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Sterling falls to three-week low vs euro, retreats against dollar
December 11, 2013 / 3:26 PM / in 4 years

Sterling falls to three-week low vs euro, retreats against dollar

* Pound pulls back from Tuesday’s two-year high vs dollar

* Underperforms euro for second day

* Drop leads to more British exporters hedging exposure

LONDON, Dec 11 (Reuters) - Sterling fell to a three-week low against the euro on Wednesday on steady selling by hedge funds trimming favourable bets while waiting for more evidence of a durable recovery in the British economy.

The pound also pulled back from a two-year high against the dollar reached on Tuesday after upbeat comments from Bank of England chief Mark Carney and strong house prices. The currency took its cue from British gilt yields that fell on Wednesday, erasing some of the rate differentials in favour of the pound.

The pound was down 0.25 percent at $1.6405, off Tuesday’s $1.6468. Despite the latest losses, the pound is still up for the month and nearly 5 percent higher in the past six months.

It underperformed the euro which extended gains into a second straight day. The euro rose 0.5 percent against the pound to 84.14 pence, its highest since Nov. 20, boosted by tight liquidity conditions in the euro zone and European banks repatriating funds to shore up their capital bases for an ECB asset quality review.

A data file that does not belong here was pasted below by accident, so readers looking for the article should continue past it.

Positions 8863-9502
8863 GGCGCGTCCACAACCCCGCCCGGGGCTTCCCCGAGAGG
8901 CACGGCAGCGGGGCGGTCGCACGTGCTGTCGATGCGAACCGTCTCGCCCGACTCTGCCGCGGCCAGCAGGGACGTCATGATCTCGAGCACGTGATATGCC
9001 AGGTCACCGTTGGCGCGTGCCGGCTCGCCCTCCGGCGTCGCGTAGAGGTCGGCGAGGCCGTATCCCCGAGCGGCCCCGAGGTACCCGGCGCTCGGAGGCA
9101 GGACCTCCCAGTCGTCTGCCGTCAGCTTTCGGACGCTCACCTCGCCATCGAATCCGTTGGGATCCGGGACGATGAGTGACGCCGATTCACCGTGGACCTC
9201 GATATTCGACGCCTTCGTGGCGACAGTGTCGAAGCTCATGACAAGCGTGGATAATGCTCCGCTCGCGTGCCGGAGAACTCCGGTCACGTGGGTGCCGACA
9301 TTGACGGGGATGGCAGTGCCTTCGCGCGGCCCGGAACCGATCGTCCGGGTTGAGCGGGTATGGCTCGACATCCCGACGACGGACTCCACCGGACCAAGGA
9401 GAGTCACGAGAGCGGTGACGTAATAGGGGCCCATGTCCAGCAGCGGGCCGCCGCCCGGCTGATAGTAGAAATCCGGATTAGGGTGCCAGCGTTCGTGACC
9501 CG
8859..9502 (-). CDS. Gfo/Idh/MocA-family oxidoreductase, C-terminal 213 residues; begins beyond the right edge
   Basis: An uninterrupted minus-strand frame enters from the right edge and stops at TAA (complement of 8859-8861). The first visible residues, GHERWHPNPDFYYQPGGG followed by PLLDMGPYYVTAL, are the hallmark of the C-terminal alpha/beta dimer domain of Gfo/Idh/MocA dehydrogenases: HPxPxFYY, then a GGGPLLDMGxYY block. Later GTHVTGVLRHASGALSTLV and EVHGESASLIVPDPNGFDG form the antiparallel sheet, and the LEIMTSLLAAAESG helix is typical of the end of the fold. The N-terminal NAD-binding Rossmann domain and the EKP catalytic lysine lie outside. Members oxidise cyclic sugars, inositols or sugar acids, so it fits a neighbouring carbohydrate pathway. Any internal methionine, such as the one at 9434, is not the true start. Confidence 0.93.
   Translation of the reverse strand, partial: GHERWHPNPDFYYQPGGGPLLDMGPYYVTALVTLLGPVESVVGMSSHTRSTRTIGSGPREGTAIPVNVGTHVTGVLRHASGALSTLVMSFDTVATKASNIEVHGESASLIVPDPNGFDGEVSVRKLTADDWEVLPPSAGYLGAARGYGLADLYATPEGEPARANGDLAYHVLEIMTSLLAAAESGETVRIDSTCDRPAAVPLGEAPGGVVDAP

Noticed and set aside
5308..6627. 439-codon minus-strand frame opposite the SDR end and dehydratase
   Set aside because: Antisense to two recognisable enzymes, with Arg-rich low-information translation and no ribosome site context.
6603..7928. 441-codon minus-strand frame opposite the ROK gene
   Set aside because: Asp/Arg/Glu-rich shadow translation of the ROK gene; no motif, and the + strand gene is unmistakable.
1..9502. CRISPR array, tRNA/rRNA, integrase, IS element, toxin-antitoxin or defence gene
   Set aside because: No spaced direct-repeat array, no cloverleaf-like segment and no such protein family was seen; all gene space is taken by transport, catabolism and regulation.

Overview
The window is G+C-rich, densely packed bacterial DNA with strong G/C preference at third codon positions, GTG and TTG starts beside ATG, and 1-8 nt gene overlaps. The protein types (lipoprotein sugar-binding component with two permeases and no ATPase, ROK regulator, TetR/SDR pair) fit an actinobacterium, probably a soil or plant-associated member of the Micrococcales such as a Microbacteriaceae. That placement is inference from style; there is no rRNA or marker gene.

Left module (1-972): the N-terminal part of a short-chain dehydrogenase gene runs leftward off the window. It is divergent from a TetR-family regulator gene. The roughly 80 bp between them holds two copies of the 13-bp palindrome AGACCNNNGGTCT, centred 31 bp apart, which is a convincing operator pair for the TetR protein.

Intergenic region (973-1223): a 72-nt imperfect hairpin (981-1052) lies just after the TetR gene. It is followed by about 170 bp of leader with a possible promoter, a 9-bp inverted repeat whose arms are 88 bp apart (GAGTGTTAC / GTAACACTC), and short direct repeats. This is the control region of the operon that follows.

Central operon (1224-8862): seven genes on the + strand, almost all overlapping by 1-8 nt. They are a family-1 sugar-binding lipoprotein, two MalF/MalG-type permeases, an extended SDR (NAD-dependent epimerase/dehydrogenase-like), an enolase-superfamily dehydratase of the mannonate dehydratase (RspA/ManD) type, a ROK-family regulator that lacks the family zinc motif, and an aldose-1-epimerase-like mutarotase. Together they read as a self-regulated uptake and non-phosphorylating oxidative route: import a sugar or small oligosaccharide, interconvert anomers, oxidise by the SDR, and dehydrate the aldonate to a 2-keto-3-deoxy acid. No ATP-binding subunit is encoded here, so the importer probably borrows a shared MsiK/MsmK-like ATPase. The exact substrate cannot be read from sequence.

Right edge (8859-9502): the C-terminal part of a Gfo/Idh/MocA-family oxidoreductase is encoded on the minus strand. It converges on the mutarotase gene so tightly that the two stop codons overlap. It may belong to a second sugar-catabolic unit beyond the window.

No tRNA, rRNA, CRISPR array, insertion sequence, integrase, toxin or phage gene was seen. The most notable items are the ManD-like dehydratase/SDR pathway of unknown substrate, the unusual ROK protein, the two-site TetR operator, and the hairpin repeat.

“Profit-taking on the pound’s recent gains ahead of the holiday break appears to be the driver behind the UK currency’s fall, and comes despite a highly uncertain outlook for the euro moving into 2014,” said Mark Bolsom, head of corporate banking at Western Union Business Solution.

“We are receiving a high number of calls after the pound fell to a three-week low against the euro, giving British exporters an opportunity to consider hedging at least part of their 2014 euro exposure.”

The European Central Bank’s reluctance to ease policy to beat disinflation has also helped the euro.

“In the near term, the momentum does look a bit weak for sterling and in favour of the euro given the less dovish stance of the ECB,” Yujiro Gato, currency strategist at Nomura, said.

“But in the medium term we are bullish on sterling over the euro given the different economic outlooks for the euro zone and the UK. To us, sterling will still be the best-performing European currency.”

Data out of British has showed slightly stronger than forecast industrial output data, while the National Institute of Economic and Social Research said on Tuesday that growth was picking up. The economy grew an estimated 0.8 percent in the three months to the end of November, up from 0.7 percent in the three months to October.

Bank of England Monetary Policy Committee member Martin Weale said on Wednesday he was concerned about a pick up in inflation expectations since August but blamed higher energy prices for that.

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